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NNPC retracts, decries 145 Naira per litre petrol price cap

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Former Group Managing Directors of NNPC say the petrol price cap of 145 Naira per litre is not harmonious with the liberalisation policy of Federal Govt

Barely a month after it came on air and announced that it has no plan to increase petrol pump price, the Nigerian National Petroleum Corporation [NNPC] is recanting.

Former Group Managing Directors (GMDs) of NNPC say the petrol price cap of 145 Naira per litre is not harmonious with the liberalisation policy of the Federal Government.

This was captured in statement by the NNPC’S spokesman Mr Garba Mohammed.

Mr Mohammed said the 145 Naira per litre price cap did not go well together with the liberalisation policy when factors such as the foreign exchange rate, crude cost and Nigerian Ports Authority charges remain uncapped.

The former NNPC GMDs made this position known at the end of a one-day meeting put together by the NNPC’S Group Managing Director Dr Maikanti Baru.

The stakeholders are also expressing concern over the declining production level of crude oil in Nigeria and its consequences on the environment and the nation’s revenue.

They pointed out that if the current situation was left unchecked, it could lead to the crippling of the NNPC and the nation’s oil and gas sector.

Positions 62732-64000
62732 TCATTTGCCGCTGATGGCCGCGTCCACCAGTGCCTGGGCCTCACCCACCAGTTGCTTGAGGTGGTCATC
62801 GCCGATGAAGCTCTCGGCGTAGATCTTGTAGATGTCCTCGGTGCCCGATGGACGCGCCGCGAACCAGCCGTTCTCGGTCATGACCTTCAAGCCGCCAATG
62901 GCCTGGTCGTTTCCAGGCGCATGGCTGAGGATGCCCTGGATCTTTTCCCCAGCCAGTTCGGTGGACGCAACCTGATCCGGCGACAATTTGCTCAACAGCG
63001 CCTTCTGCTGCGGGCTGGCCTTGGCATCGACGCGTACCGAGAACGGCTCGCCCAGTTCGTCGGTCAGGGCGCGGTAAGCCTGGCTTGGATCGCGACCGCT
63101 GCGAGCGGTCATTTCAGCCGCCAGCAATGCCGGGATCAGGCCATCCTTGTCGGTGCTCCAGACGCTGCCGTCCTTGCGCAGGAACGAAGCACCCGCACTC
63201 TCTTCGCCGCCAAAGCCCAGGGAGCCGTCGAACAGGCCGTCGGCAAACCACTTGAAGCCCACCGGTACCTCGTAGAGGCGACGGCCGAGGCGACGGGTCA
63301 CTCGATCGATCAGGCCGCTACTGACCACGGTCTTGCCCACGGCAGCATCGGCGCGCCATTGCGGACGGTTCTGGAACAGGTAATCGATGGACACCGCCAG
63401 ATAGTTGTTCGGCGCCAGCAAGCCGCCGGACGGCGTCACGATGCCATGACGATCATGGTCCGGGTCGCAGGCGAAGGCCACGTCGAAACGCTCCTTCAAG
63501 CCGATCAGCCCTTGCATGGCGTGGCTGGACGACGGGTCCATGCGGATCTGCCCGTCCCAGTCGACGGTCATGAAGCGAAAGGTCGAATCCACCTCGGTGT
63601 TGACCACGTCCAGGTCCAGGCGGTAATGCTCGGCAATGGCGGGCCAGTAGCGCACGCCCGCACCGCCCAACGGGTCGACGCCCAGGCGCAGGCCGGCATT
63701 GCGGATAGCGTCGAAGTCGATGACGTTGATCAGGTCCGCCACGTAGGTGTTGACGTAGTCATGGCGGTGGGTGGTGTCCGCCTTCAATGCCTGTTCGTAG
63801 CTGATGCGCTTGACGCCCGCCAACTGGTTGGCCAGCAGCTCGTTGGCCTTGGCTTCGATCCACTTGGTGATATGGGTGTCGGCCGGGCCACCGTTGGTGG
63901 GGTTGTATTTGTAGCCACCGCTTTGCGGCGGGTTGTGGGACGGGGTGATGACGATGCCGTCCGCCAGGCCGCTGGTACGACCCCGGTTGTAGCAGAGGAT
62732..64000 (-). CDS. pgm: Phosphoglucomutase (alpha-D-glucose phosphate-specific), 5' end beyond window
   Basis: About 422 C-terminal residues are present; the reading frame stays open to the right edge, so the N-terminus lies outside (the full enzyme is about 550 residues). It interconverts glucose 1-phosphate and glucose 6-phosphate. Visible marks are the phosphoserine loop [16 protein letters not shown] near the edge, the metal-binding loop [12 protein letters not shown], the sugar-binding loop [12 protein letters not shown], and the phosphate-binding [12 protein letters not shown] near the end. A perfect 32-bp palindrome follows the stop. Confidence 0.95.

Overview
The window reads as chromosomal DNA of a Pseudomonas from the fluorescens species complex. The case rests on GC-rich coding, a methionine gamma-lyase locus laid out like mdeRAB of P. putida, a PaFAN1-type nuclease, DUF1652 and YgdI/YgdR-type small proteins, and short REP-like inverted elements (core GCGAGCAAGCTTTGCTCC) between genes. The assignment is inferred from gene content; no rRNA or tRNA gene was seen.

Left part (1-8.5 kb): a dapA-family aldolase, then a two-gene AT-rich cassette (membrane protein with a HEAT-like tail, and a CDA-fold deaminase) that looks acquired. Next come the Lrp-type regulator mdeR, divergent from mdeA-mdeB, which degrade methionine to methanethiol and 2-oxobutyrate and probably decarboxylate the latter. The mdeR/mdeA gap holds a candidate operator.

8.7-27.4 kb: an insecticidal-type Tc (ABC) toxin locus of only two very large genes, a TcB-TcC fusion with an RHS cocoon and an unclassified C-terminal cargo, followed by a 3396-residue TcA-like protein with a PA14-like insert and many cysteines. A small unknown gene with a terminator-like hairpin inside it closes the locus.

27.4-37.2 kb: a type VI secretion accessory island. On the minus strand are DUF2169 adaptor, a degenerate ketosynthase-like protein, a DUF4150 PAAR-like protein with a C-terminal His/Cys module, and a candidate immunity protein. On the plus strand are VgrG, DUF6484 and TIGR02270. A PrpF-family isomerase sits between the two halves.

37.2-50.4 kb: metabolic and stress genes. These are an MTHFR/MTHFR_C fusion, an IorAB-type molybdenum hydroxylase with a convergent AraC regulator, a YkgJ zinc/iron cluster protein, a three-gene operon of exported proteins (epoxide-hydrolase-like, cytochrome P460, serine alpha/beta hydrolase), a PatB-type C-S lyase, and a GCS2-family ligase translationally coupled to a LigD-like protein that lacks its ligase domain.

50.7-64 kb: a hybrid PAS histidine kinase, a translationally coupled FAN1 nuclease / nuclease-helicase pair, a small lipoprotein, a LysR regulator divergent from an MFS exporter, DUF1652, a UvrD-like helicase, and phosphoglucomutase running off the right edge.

The stakeholders are also worried about the level of the NNPC’S debt profile.

They advised that, as a matter of urgency, the NNPC should establish the true state of its current financial status and immediately decide on the most appropriate capitalisation model.

Earlier, the Group General Manager (GGM) of NNPC, Maikanti Baru, has ruled out possibility of increase in the pump price of petrol.

Baru, on August 9, 2016, while speaking about NNPC on Petrol price, ruled out possibility of increase in the pump price of petrol.

Mr Baru gave the assurance to allay fears triggered by online reports suggesting that the Federal Government would soon increase the price.

He told reporters in Abuja that he had not received any directive for increase.

The NNPC official declared that the supply situation for fuel in Nigeria was robust and would not push price increase.

“I am not aware that they are planning to do any increase.

“You know that there are several factors that necessitated that, especially the issue of exchange rate that has moved and we don’t expect any serious changes,” he told reporters.

According to him, the request for forex for importation of petrol had been met.

“So far the request for forex for importation of products, especially the Premium Motor Spirit, has been made and our supply status is robust.

“We are meeting the market demands. We have over 1.4 billion litres of petrol in the ground. I don’t see any basis,” he reiterated.

Mr Baru, however, said that “the review could be done by the right body, the PPPRA as far as product pricing is concerned”.

The Nigerian government had in May introduced a new price band for Premium Motor Spirit (PMS) also referred to as petrol, pegging the highest price at 145 Naira per litre from 86.50 Naira.

The new price was set after a meeting of various stakeholders presided over by the Vice President, Professor Yemi Osinbajo.

The government said it was a strategy to increase and stabilise the supply of the product.

With the new policy any Nigerian entity could import the product, subject to existing quality specifications and other guidelines issued by regulatory agencies.

However, petrol supply is stable; the exchange rate of the Naira to the dollar had increased since the new price was introduced, raising speculations about possible increase.

 

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